Says Cazano: The players union, attempting to dictate what Stoudamire can or can't do with his bodily fluids, is in violation of his civil rights. And it exposes the union for the bully it is. This is a union whose drug-treatment policies prove it's more interested in hiding troubled players than getting them help.

THE ZAGS are at it again!!! Gonzaga Bulldogs won the West Coast Conference championship again this weekend and are going to the NCAA tournament. Since Stanford lost as well this weekend and will most likely lose the Number One spot, will the Zags get a number one seed? They are number 3 in the ESPN coaches poll.
Steven Den Beste has a long commentary on a recent Kerry interview in Time. His post is, as usual, pretty comprehensive. He mostly talks about how Kerry's position on the war has been pretty all over the place, but the current retoric is pretty baseless. Here's a sample:

I myself had figured out the most important reason we had to invade Iraq long before the Senate vote, and I don't have access to the kind of information that Kerry would have been able to see as a member of the Senate Intelligence Committee. I also don't have a staff.

I put in the effort to figure it out because I'm a citizen, and in service of my hobby. For Kerry, it's his job to figure out those kinds of things. If he really was misled in October of 2002, it proves that he's either gullible, stupid, or was derelict in carrying out his duties as a US Senator. Regardless of which it was, it would demonstrate that he was not qualified to be President.

It's entirely possible that some of what he's said has been true. If so, I can't shake the feeling that's only the result of coincidence. What I see is equivocation and pandering: Kerry seems to say whatever he thinks has the best chance of avoiding alienating voters. If that happens to be what he really thinks, so much the better.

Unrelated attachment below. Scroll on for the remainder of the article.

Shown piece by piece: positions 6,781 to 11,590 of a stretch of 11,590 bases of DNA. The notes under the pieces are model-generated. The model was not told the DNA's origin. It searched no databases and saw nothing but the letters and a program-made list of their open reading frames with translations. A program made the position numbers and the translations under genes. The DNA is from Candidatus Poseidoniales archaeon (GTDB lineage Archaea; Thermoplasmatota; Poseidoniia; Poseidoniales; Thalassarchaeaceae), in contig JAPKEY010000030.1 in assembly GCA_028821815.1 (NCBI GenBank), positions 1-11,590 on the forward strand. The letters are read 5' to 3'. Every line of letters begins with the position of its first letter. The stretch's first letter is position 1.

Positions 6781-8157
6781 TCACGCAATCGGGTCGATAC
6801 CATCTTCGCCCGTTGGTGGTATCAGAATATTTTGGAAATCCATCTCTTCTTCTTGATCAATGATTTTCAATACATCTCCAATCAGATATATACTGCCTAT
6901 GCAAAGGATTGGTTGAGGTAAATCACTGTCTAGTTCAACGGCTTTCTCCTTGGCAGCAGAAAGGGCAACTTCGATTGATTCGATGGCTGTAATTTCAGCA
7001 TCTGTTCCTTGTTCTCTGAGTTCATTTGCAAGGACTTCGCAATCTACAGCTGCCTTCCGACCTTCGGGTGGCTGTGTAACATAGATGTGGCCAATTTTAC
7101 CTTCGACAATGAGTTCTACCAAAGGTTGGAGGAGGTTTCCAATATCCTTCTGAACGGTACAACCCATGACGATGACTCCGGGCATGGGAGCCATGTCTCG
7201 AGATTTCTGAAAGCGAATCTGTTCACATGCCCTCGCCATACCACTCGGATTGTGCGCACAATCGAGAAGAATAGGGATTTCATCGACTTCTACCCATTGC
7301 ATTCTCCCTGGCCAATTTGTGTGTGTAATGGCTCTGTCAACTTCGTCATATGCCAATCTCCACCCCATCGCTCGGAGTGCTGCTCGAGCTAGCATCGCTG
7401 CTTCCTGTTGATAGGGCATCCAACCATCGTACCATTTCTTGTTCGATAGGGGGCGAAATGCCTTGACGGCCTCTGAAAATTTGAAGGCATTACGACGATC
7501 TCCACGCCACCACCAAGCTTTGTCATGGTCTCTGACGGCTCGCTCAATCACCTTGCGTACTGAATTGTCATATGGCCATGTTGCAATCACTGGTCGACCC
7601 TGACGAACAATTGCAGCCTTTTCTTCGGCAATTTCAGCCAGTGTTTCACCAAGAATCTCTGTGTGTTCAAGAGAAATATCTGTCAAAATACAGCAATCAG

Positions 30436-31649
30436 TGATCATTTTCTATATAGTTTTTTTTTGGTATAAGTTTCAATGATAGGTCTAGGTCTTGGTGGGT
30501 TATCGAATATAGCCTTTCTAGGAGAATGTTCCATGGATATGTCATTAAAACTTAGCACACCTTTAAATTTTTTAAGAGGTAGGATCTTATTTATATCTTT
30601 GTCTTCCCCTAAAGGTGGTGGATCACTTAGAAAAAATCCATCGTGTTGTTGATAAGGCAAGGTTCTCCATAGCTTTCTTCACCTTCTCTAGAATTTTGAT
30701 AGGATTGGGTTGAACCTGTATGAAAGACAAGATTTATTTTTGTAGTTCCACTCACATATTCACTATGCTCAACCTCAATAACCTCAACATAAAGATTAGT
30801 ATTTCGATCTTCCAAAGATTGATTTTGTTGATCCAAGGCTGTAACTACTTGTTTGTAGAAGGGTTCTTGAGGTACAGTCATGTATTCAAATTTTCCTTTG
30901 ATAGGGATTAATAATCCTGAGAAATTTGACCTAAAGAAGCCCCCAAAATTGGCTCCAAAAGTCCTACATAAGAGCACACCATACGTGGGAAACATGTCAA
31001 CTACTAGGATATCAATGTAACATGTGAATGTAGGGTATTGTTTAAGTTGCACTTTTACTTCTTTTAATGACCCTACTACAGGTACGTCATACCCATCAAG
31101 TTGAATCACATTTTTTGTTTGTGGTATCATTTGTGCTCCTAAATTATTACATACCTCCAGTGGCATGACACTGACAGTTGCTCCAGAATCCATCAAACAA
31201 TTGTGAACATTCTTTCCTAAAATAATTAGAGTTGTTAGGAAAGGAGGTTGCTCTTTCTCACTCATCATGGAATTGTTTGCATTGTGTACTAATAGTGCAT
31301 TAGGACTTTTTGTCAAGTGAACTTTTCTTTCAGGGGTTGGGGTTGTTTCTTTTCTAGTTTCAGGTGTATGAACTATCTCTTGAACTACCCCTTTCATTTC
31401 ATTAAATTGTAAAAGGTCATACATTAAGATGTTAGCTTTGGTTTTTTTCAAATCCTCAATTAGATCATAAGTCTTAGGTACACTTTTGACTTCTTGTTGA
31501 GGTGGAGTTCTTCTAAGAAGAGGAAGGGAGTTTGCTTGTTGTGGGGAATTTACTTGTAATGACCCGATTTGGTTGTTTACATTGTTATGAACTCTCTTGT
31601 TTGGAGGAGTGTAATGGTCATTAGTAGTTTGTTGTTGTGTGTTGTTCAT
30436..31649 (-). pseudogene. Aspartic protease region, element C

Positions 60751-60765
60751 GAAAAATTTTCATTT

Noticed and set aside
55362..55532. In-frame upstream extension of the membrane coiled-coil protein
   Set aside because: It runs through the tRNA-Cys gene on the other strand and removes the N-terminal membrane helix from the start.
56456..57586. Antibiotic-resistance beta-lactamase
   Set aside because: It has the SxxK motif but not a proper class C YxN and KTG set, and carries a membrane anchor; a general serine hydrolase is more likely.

Based on everything I know about him now, I cannot in good conscience consider voting for him. I would rather vote for a candidate with known policies with which I disagree than for a candidate whose true policies – if any – are kept hidden under a bushel basket, at the bottom of a locked filing cabinet, in a dis-used lavatory with a sign on the door saying "Beware of the leopard". If I were somehow forced to choose, I'd vote for Nader before I'd vote for Kerry. At least I know what Nader stands for.

With all the hoopla about John Kerry's positions on the issues, and then his other positions on those issues, I have been in a tizzy on what links to provide for good material on them. I generally recommend Mickey Kaus, a Democrat who seems to hate Kerry to the core of his being.
But also here's a really good article on the subject from Andrew Sullivan.
Bi-partisan disgust with the media. Instapundit has a pretty good section today on the congressional backlash caused by the Howard Stern/Janet Jackson messes, as well as others. He points out that this isn't some Republican plot, as the commerce committee voted unanimously to raise the fines for indecent broadcasting. That's Republicans and Democrats.
Here's the original post. Senator Hollings (D-SC) proposed an amendment that would force cable companies to offer their channels a-la-carte, but it was shot down. I've always wanted them to offer this kind of thing, as I would never watch all the channels, and would probably only get sports related channels anyway. But I don't think the gov't should be legislating that kind of thing.

Tuesday, March 09, 2004

Welcome to my blog. Yikes, I can't believe I'm actually on. I finally decided to do this because most of the time I copy stuff I find on various blogs and Email them to my friends. All the time encouraging them to enter the blog stream. There is just too much, though. And I'm tired of Emailing all this stuff. So I'm going to try to do it this way.

What you should expect: Politics. Science. Hopefully some humor. And Maps! I'll post links to maps whenever I get them. I love maps. They can tell you much more about a situation or story than just the words can sometimes.

See you in the Blogosphere.